Belarusian Dissidents as Nasty as They Wanna Be.

Jacob Davis,

By William Shakespeare
Directed and Designed by Vladimir Shcherban
Adapted by Nicolai Khalezin
Produced by Belarus Free Theatre
Playing at Chicago Shakespeare Theater

If you need proof of Shakespeare’s enduring importance around the world, look no further than the Belarus Free Theatre, now at Navy Pier for a limited engagement. Part of the Shakespeare 400 Festival, this production follows the Russian-language Measure for Measure that played here last month. But while Measure for Measure had a relatively simple plot to showcase Eastern European dramatic techniques with, the Belarus Free Theatre’s production of King Lear is more of a commentary on the play than a telling of its complicated story. The artists’ program bios are a long list of persecutions they have suffered for protesting the revived Soviet regime and refusing to submit to government control. Even the fact that the production is in Belarusian carries significant weight in Belarus, which many of the company members are exiled from, and where their ensemble performs secretly. I advise theatre-goers to brush up on King Lear before seeing this version of it, in order to focus more on the specifics of director Vladimir Shcherban’s presentation.

Kiryl Kanstantsinau (Edmund) and Maryna Yurevich (Regan). Production photos by Nicolai Khalezin

Yurevich and Yana Rusakevich (Goneril)

Aleh Sidorchyk’s Lear is a showman. Even before he enters, his court blares jazz and swing music. When he hobbles in, he feigns great age and feebleness before throwing off his wig, to the delight of his entourage. One costume piece he retains, however, is his fearsome gauntlet. When Lear asks his daughters to proclaim their love for him, they each do so in song, with accompaniment from the Fool (Elias Faingersh) on trombone, and the Earl of Kent (Dzianis Tarasenka) on piano. Goneril’s (Yana Rusakevich) dance is highly sexual, our first clue that this Lear and his family have boundary issues, and Regan’s (Maryna Yurevich) is a power ballad she uses to fire up the crowd. Youngest daughter Cordelia (Victoria Biran) is persuaded to sing as well, and her French cabaret-style lament at the inadequacy and artificiality of the pageantry gets Lear very angry. He’d been pleased to scoop dirt into his seemingly adoring daughters’ skirts to symbolize his bequeathing of his realm to them, but Cordelia doesn’t get any dirt. She gets banished.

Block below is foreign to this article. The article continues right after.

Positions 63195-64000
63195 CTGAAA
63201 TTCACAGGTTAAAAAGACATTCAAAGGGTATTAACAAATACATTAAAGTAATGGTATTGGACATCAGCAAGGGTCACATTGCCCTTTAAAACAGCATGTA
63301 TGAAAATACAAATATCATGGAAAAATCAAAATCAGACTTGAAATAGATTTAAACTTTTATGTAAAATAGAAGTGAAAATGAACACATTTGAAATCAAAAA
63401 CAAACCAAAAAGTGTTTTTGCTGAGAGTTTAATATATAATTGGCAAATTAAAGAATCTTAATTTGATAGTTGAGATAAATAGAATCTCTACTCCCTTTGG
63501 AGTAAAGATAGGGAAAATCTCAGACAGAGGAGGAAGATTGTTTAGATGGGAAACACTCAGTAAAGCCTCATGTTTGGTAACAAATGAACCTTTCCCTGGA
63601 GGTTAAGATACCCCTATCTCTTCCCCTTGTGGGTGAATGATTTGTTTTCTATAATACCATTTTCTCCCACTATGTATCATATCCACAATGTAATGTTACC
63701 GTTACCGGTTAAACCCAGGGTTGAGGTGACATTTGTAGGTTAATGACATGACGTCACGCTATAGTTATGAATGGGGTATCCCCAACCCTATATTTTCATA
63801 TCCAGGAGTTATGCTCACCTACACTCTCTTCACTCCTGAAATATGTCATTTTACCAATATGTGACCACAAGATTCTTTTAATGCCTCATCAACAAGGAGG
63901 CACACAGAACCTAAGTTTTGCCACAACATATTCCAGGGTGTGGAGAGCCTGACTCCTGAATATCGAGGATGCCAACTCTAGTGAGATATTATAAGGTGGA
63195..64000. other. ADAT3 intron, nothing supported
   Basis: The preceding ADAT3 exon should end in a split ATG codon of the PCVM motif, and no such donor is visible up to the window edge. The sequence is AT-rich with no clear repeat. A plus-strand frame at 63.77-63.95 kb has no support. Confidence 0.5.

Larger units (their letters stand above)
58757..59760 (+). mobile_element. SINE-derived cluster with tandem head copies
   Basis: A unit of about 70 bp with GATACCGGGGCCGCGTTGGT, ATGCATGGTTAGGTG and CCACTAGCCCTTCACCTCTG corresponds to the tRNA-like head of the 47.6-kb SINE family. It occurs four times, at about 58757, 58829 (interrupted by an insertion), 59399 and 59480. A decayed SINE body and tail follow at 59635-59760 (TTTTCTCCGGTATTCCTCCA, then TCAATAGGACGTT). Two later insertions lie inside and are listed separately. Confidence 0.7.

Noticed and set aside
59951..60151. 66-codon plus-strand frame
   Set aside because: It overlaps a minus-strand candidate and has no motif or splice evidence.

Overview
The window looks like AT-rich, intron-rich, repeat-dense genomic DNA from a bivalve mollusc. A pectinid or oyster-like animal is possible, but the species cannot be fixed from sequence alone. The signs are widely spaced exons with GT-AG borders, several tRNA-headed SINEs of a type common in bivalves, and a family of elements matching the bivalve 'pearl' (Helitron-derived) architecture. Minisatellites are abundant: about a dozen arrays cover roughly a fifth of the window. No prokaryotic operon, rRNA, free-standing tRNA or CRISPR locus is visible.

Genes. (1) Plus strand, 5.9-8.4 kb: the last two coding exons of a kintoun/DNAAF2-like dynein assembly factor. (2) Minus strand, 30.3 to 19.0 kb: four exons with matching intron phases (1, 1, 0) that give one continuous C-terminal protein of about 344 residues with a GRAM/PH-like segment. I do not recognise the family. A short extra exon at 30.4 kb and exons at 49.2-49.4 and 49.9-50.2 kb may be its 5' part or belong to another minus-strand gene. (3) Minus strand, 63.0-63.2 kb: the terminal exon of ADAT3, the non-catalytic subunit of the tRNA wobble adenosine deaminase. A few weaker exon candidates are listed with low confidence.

Sidorchyk and Pavel Radak-Haradnitski (Earl of Gloucester)

Perhaps Lear is so fond of pageantry and fantasy because he and his realm are so shabby and uncouth. Shcherban’s design isn’t pretty. The costumes and props are well-worn, there’s no scenery, and the house-lights come up for long periods. Brecht’s alienation effect is in full force. Though Lear is actually the picture of physical vitality, many of the other characters are disabled or deformed. The Earl of Gloucester (Pavel Radak-Haradnitski) rolls about in a wheelchair, and when he urinates, he demands that his bastard son, Edmund (Kiryl Kanstantsinau), hold a bedpan for him, which he thinks it great fun to miss. Edmund is as repulsed by his father and Goneril and Regan are by theirs and Lear’s retinue, who are unhygienic and have a penchant for gross-out humor, as well as being violent, destructive, and creepy. Not that Edmund, Goneril, and Regan are any less violent, they just prefer a modicum of refinement, since that’s the whole point of having power. Despite their efforts, mire is the order of the day. When Edmund has his brother Edgar (Siarhei Kvachonak) banished on false charges, Edgar fully commits to pretending to be an insane homeless person through creative use of his own excrement. (Chicago Shakespeare warns people with peanut allergies about attending this show, as the scent of this prop is overwhelming even in the back of the theatre).

Aleh Sidorchyk as Lear

Near the end of the play, after the final battle, there is a brief scene with original dialogue as the winning side’s soldiers invent their justification for murdering their captives. I get the feeling that this scene was the entire point of the production, and only afterward do we get see any contemplation or truthfulness from the self-deluding Lear. The execution is particularly disturbing in light of how many times some of the actors have been arrested in Belarus, and their continuing defiance of the government there. The show’s most affecting moments are the dirges the cast regularly has cause to break out in, but there are many other staging devices that communicate enormous emotional tumult, including the famous storm scene. Not everything in the show is abject or grotesque, and the parts which are mostly have strong justifications rooted in this very distinctive company’s vision. The Belarus Free Theatre’s King Lear is designed to make audiences uncomfortable, and perhaps is not the ideal introduction to the text (although simply reading it beforehand should provide sufficient context for understanding Shcherban’s invoking of it). But it is a unique experience, and though the actors speak a language that is uncommon even in their home country, their voices are strong, and they are clear masters of their craft.

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